by Jon M. Casey
More than 100 visitors attended the first of two Open House and Dairy Tour events presented by Pennsylvania’s Center for Dairy Excellence (CDE) on June 28 at Hopeway Farm near Greensburg, PA. Wayne and Hope Frye, along with son Patrick and daughter Kelley, served as hosts for the morning event, which featured a self-guided tour of the operation, followed by a brief program featuring Frye family members, CDE Executive Director John Frey, and industry professionals who worked together with the CDE to help make this informative event possible.
Wayne Frye began by saying that he and Hope began milking at this location in 1978, beginning with 28 cows in a tie stall barn that has since been converted into a calf barn. Since those early beginnings, the Frye family has added a freestall barn that was expanded in 2008 to accommodate their growing milking herd that today numbers approximately 310 head. Frye said they have done their expansion over the years, “piece by piece” as a way to remain economically secure during the years of volatile milk prices that have befallen the dairy industry.
He said more recently, they added a new DeLaval Cascade parallel double-12 milking parlor installed by Graham Dairy Supply, Inc. They also have built manure storage for approximately one million gallons of manure that they use on nearby crop and hay fields. Over time, they also built grain and silage storage in the form of a Harvestore unit for high moisture corn and a bunk silo system that is used for storing their corn silage, and brewers grains. They also have acquired a round bale wrapping system that helps preserve the 1,200 or so, bales of round baled hay they regularly grind as a part of their daily TMR feed ration.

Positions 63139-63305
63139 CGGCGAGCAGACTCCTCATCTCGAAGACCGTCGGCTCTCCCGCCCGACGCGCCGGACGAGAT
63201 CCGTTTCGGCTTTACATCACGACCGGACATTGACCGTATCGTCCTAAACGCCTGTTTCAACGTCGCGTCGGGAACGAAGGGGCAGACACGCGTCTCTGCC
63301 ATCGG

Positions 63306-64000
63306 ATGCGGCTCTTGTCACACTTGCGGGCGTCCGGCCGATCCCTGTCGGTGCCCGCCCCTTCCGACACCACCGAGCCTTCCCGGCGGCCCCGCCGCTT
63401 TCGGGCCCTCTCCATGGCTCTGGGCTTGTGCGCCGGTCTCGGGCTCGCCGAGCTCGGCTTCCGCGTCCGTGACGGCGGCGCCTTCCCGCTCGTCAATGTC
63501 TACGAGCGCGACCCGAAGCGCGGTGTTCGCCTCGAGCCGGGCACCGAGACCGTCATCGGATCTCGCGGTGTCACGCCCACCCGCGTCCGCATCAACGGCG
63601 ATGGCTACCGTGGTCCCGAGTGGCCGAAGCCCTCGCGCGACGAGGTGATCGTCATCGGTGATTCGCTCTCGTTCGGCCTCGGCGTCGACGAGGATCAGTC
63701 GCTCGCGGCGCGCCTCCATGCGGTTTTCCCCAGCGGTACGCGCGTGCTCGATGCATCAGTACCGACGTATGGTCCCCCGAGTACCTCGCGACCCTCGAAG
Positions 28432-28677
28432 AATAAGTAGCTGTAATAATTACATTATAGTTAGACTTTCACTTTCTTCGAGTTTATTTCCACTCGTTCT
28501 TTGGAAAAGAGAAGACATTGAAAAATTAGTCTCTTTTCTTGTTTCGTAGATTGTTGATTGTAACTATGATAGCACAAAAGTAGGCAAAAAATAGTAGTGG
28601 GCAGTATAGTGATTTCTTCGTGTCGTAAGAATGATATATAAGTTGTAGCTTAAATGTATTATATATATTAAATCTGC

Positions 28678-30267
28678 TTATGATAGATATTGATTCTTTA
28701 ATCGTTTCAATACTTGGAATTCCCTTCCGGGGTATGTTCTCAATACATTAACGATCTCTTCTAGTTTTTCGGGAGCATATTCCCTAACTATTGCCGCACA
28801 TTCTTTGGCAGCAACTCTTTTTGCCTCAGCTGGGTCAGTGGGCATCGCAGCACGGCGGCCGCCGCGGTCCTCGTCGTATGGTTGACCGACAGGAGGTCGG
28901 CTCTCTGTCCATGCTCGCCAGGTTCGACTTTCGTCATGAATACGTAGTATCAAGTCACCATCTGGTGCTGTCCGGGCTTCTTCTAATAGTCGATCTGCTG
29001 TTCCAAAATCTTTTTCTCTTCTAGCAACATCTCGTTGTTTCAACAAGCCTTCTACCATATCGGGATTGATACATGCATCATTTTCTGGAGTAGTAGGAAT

Patrick Frye, who is regularly responsible for the feeding and fieldwork, continued by saying that they farm about 1,200 acres of land of which they own approximately 260 acres. They rent the remaining acreage from neighbors. They produce approximately 3,200 tons of corn silage annually, as well as around 700 tons of alfalfa haylage. They grow corn for grain as well as to be stored for feed as high moisture corn. They also grow some soybeans and oats as well.
Kelley Frye oversees the calving and breeding program and maintains the dairy record keeping as well. She said that they raise their heifer calves until around 6 months of age. Then, they are moved to neighboring farms where they are raised to breeding age, for somewhere around 15 months or so. Then, they are returned to the home farm where they are bred. When fresh, they enter the herd. She said that the cows already in the milking herd are each bred at around 50 days in milk. Overall, she said that the dairy herd has a pregnancy rate of around 23 percent.
The Fryes have two other children, Stacey, who works as a therapist and lives next to the farm, but is not currently involved in farming. Their son Craig, is a commercial contractor who has a career away from the farm, but helps out on the weekends as he is needed. Together, along with five employees, Hopeway farm has demonstrated that dedication to dairy farming is still a viable enterprise. One that serves as a model for others who love milking dairy cattle and desire to preserve the dairy industry in Pennsylvania.
Following a brief description of the purpose of the Center for Dairy Excellence and the role that it plays in the Pennsylvania Dairy Industry, CDE Executive Director, John Frey, he thanked all of the attendees and sponsors of this event.
by Jon M. Casey